As theological debates on sexuality and marriage become more and more central, many Christian denominations are being asked to clarify their views.
A proposal has been growing on me that I believe honors the heart of mature masculinity without succumbing to Nietzsche’s übermensch, patriarchy, or gnostic sexuality.
What does it mean to be a man today? What makes a guy a guy? Muscles? Brain? An instinct for leadership?
It sounds like such a simple question. Men are men, of course. Why do you ask, are you having doubts (chuckle-chuckle)? We build stuff, we fix stuff, we blow stuff up. To be a man is not to wonder what a man is.
Still. I caught myself wondering about this question after a guys’ night watching a superhero movie, the latest Iron Man. The hero and the bad guy were really, really powerful. I drove back home with a temptation to speed the car and smash people with my own force too.
My next thought shifted to the movie’s audience. A generation of teenagers and young guys is feeding from movies like this. Throw in some car-chase movies, kill-the-terrorist movies, horror movies, and then some shoot-the-zombie and steal-the-car video games, and then some sexually-charged song clips at MTV, and then some subjugate-the-girl porn, and that’s a lot of visual power.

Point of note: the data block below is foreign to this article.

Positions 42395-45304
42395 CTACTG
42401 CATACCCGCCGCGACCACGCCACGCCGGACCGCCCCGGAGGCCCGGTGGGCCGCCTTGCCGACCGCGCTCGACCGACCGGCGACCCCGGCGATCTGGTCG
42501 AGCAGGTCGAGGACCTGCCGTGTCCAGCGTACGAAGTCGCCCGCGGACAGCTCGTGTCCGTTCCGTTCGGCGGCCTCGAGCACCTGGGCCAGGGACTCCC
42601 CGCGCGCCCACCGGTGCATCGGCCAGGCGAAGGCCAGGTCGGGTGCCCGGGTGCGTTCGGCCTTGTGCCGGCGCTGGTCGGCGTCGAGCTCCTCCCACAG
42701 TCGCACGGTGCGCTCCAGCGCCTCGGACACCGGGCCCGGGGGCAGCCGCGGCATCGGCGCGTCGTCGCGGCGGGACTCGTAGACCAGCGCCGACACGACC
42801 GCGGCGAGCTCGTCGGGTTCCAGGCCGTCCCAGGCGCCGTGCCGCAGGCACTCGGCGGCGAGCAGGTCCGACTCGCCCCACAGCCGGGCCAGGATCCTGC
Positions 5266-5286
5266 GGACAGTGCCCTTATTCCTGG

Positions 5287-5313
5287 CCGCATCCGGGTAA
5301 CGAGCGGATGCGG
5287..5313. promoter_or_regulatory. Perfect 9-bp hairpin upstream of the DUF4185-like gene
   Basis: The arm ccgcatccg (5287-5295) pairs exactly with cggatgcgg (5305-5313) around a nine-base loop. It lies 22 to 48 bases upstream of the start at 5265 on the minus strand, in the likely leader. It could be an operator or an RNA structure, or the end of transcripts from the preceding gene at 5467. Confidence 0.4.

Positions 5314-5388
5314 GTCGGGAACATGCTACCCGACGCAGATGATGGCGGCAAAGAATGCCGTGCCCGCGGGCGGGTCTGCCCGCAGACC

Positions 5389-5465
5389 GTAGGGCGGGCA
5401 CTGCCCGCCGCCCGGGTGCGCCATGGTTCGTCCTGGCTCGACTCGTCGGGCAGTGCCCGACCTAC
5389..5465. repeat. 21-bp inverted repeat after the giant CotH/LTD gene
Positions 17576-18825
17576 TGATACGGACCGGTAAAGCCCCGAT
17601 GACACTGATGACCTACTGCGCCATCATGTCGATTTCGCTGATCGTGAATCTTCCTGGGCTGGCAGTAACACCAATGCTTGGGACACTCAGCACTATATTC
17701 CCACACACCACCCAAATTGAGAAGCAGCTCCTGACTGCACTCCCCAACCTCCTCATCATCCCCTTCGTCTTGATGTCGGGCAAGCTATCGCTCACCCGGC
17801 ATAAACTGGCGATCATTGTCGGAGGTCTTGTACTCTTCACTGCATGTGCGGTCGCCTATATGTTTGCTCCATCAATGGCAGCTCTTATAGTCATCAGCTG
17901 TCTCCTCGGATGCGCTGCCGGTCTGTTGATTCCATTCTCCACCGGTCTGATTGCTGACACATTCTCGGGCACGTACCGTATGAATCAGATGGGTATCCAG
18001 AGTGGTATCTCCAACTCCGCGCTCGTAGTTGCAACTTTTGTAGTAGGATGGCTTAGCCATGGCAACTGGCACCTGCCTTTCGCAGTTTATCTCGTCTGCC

It is a generation of men fascinated with power, domination, and supremacy. “In other words: egomania and erotomania,” in the chilling words of Malcolm Muggeridge, “the two ills of our time – the raised fist, and the raised phallus.” It feels like a prophetic fulfillment of Friedrich Nietzsche’s vision of the übermensch, who left weakness and limitations far in the past: a world of heroes, warriors, and semi-gods.
Except that, well, ours is a generation so fragile and tender. I wonder if we’re so enamored with being powerful because we actually feel so powerless and impotent. As women have (rightly) gained in prominence and equality in society, the workplace and the home, we guys have become anxious about our own place. No longer the breadwinner in a patriarchal society and seeing women equalling or exceeding men in almost everything (except maybe in weight-lifting and doing stupid things), guys today are uncertain of what a makes a man a man.